The clashes come as hundreds remain trapped in mining pits, unable or unwilling to resurface out of fear of arrest.
Heavily armed soldiers have fired shots to disperse protesters in the gold mining town of Obuasi, in the Ashanti region of Ghana, amid an army crackdown on miners whom the government sees as illegal.
Authorities arrested seven illegal miners on Monday for exiting a shaft belonging to one of the world’s largest gold miners, AngloGold, according to the company.
Reports then trickled in on Tuesday that hundreds of other miners were trapped underground. It was unclear whether those still underground were unable or reluctant to get out.
Relatives said the miners had been trapped for days without food or water. Dozens who got out were arrested for operating illegally in the area, their families told Al Jazeera, adding that police were requesting cash payments to release them.
“My husband is one of those who are trapped,” a woman who declined to give her name told Al Jazeera. “There is no other job in the area so we depend on mining for a living.”
The woman said police were demanding $2,700 per person for their release.
One man told Al Jazeera that those who were still underground could be heard screaming. “They are dying!” he said. “What’s wrong with people going to work to try and make ends meet?”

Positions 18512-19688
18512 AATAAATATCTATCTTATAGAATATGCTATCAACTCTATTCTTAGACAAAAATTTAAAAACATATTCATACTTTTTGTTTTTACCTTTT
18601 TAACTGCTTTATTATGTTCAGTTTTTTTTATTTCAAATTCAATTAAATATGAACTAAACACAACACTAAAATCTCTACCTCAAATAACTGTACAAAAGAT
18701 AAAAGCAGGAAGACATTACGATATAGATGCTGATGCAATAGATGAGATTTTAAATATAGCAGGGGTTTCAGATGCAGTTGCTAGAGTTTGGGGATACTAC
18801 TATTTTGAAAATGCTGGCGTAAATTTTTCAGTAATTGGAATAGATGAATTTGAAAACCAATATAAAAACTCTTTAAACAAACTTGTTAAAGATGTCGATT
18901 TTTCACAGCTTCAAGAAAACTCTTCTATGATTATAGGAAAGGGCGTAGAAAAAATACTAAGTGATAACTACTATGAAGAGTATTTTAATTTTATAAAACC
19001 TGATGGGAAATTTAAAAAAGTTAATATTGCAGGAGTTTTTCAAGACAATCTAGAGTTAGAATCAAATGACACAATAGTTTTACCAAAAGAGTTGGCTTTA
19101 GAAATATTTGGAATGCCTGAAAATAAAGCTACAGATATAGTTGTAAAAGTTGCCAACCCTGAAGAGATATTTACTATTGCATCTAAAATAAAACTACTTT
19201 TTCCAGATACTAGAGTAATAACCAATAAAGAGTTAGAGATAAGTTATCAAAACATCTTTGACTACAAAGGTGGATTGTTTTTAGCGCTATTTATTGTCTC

AngloGold said in a statement on Tuesday that “unauthorised persons underground are able to exit.”
“No person underground has been confined in any way and the main exit ramp from the mine remains open,” it said, according to AFP.
Clashes break out
On Tuesday, residents began gathering outside the local police station, chanting, burning car tyres and blocking roads.
The town’s mayor, Faustina Amissah, confirmed that soldiers had been deployed.
“It was becoming chaotic, so the security officers did what was lawful to maintain peace,” she said, adding that protesters had “vandalised a bus carrying 52 suspects to the police station”.
A local journalist sent footage to AFP showing heavily armed soldiers on the streets of Obuasi and said he had to “take cover”.
Neither the police nor the military have issued any comments.
Illicit mining is widespread in the West African country, where many in poor communities see it as a way of making a living.
Since taking office in 2017, President Nana Akufo-Addo has promised to rid the country of “galamsey”, the name given by locals to illegal mining.
The authorities regularly crack down on illegal sites, taking away excavators, but still, the practice continues.
The Obuasi mine, which extends up to 1,500 metres (almost 5,000 feet) beneath the surface, produced 250,000 troy ounces (7,776kg) of gold last year.